How do pregnant women with additional health or social care needs experience parenting groups: evidence from delivery of Enhanced Triple P for Baby and Mellow Bumps as part of the Trial of Healthy Relationships Initiatives in the Very Early Years (THRIVE)

Katie Buston, Alice MacLachlan, Marion Henderson

Research output: Contribution to journalArticlepeer-review

Abstract

There is still relatively little known about when, why, how and in what circumstances parenting interventions are effective. Support within the group context has been theorised as a key mechanism. This paper explores how pregnant women with additional health or social care needs participating in two group parenting interventions—Mellow Bumps or Enhanced Triple P for Babies—experienced being in a parenting group, and how this shaped how they engaged with the interventions; and it examines how group delivery may have facilitated or inhibited the effectiveness of the interventions, and for whom it did so. Session evaluation forms (n = 708) and a post-intervention questionnaire (n = 117) were completed by participants. In-depth interviews were conducted following the MB/ETPB antenatal sessions (n = 19), and 6–12 months after the birth of their baby (n = 15). Group delivery of these parenting interventions had the potential to support participants, particularly those with multiple additional health and social care needs. There are, however, important caveats including patchy attendance reducing the supportiveness of the groups, and few discernible longer terms changes. More group sessions, less patchy attendance, and more encouragement from facilitators for the women to keep in touch, and to join other community parent–child groups after the birth of their baby are likely to have increased feelings of support and connectedness.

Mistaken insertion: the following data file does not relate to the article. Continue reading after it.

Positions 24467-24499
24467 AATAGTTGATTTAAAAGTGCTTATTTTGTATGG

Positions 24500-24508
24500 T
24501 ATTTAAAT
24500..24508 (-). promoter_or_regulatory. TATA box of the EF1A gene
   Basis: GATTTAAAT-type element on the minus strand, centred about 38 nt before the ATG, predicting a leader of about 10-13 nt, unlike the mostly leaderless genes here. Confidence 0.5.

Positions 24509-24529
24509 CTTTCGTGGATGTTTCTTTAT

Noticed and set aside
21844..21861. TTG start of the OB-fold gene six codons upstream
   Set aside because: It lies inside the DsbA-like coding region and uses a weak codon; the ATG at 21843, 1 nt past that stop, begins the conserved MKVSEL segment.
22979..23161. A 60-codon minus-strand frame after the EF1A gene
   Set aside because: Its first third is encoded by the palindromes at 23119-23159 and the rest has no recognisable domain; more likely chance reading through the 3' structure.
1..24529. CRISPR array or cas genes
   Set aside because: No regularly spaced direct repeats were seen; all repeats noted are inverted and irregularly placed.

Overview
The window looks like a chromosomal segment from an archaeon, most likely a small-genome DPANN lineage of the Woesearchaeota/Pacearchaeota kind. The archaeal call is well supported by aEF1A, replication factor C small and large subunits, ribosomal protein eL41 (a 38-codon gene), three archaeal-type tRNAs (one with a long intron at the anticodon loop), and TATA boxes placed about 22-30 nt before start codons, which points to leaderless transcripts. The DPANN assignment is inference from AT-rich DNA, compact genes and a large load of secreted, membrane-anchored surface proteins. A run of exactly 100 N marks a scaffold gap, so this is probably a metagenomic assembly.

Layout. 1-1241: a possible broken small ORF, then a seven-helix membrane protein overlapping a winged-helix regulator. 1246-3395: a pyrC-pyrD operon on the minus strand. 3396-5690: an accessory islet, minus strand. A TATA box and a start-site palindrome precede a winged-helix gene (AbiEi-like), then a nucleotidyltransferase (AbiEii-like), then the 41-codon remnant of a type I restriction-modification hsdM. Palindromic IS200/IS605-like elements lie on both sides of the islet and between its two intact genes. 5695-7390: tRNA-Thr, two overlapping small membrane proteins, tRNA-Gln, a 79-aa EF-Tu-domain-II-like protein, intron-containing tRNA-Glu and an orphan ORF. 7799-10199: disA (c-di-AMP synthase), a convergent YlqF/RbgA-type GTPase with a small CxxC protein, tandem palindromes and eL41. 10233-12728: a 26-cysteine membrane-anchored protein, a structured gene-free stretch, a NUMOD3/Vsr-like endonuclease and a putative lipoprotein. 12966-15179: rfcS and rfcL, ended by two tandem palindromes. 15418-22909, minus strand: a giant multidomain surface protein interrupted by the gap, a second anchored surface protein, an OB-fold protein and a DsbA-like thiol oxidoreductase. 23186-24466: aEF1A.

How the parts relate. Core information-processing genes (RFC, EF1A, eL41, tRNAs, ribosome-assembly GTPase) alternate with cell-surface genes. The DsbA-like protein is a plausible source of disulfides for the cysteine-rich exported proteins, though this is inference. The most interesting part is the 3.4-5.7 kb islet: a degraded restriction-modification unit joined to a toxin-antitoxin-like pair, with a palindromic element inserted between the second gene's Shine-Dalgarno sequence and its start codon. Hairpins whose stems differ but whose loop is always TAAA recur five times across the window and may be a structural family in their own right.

Original languageEnglish
Pages (from-to)1-18
Number of pages18
JournalChild Care in Practice
Early online date17 Jun 2021
DOIs
Publication statusE-pub ahead of print - 17 Jun 2021

Keywords

  • parenting groups
  • additional needs
  • parenting interventions
  • support

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